"We must do all that we can to ensure that the skies over California are safe," Feinstein said. "Unfortunately, we are losing large numbers of air traffic controllers to retirement, and I'm very concerned that the Federal Aviation Administration is falling behind on filling these vacancies with properly trained and certified replacements."
The Inspector General's Office of the U.S. Department of Transportation will examine traffic controllers at LAX and at the Terminal Radar Approach Control centers or "TRACONS" in San Diego and Sacramento, which direct traffic between airports.
FAA officials have acknowledged that control towers have suffered from a recent surge in retirements by able and experienced workers.
"We've known that we will lose most of our experienced air traffic controllers in the decades ahead, and we've been preparing for it," said FAA spokesman Ian Gregor.
The agency projects that more than half of its roughly 14,800 air traffic controllers are expected to retire by 2017.
Gregor said more than 1,800 controllers were hired last year, and plans were to bring on the same number again this year.
The FAA recently began offering bonuses of as much as $25,000 to retirement-eligible controllers willing to keep working.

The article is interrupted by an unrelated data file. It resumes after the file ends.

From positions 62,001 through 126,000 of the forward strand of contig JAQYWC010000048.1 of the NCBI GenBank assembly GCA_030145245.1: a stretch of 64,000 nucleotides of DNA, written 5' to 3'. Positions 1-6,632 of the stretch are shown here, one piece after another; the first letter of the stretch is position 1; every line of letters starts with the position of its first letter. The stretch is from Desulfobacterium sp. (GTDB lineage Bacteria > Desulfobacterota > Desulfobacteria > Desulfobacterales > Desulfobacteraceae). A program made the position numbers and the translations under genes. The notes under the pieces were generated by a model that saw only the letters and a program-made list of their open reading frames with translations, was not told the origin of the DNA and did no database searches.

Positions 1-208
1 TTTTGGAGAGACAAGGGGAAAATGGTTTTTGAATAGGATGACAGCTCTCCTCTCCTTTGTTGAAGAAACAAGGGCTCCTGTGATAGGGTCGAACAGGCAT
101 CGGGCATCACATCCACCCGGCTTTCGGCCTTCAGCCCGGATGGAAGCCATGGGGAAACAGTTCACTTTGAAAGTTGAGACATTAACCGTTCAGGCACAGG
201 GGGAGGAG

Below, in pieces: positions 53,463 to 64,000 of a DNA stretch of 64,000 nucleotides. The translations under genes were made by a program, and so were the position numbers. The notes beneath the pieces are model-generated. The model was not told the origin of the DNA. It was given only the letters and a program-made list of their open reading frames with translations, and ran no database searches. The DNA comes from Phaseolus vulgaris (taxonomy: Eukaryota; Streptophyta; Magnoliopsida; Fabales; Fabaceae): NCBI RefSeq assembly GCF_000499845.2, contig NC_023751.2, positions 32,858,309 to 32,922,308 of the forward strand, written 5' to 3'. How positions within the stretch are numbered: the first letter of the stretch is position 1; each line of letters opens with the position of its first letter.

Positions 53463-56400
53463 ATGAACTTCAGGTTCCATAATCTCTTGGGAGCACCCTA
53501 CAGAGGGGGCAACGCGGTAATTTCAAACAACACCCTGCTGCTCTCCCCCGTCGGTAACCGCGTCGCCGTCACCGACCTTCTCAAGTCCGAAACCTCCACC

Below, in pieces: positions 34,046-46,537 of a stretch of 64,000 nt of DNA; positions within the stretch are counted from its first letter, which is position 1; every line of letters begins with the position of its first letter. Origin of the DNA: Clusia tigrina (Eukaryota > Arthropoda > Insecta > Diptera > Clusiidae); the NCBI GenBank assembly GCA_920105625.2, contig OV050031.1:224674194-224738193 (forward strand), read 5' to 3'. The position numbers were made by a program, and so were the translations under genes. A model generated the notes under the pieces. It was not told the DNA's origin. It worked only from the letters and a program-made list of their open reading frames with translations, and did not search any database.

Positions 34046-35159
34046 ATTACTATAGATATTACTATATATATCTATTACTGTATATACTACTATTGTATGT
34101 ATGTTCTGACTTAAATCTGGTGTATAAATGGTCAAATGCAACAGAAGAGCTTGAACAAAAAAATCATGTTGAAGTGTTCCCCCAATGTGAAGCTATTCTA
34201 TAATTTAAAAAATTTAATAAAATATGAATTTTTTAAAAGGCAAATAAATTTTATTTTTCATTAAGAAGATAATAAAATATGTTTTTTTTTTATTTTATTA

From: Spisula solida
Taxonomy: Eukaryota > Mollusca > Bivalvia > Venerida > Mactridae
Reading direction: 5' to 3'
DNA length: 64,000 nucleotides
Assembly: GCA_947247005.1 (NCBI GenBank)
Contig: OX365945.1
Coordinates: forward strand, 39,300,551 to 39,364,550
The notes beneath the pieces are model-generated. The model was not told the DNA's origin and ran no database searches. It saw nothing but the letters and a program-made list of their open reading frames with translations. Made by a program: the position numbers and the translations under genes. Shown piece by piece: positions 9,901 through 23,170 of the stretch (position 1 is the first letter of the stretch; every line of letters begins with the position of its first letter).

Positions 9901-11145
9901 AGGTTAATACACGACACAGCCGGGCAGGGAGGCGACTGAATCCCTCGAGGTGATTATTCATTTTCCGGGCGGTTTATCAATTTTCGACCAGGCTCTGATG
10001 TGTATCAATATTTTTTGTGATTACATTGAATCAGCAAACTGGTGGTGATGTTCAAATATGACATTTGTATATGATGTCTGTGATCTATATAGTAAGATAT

The agency's guidelines call for LAX to have between 39 to 47 controllers on its staff. The airport currently has 43, though four are trainees with no previous FAA experience.
Trainees do count toward the authorized total under FAA rules, a fact that concerned Feinstein's office and would be a subject of the investigation.
Officials with the National Air Traffic Controllers Association welcomed the audit.
"This is extremely important," said Mike Foote, local representative of the association and a controller at LAX. "We feel that the FAA has been playing fast and loose with the facts. If we aren't understaffed at LAX, why do we have three to five people working overtime every day? Even then, we still run short."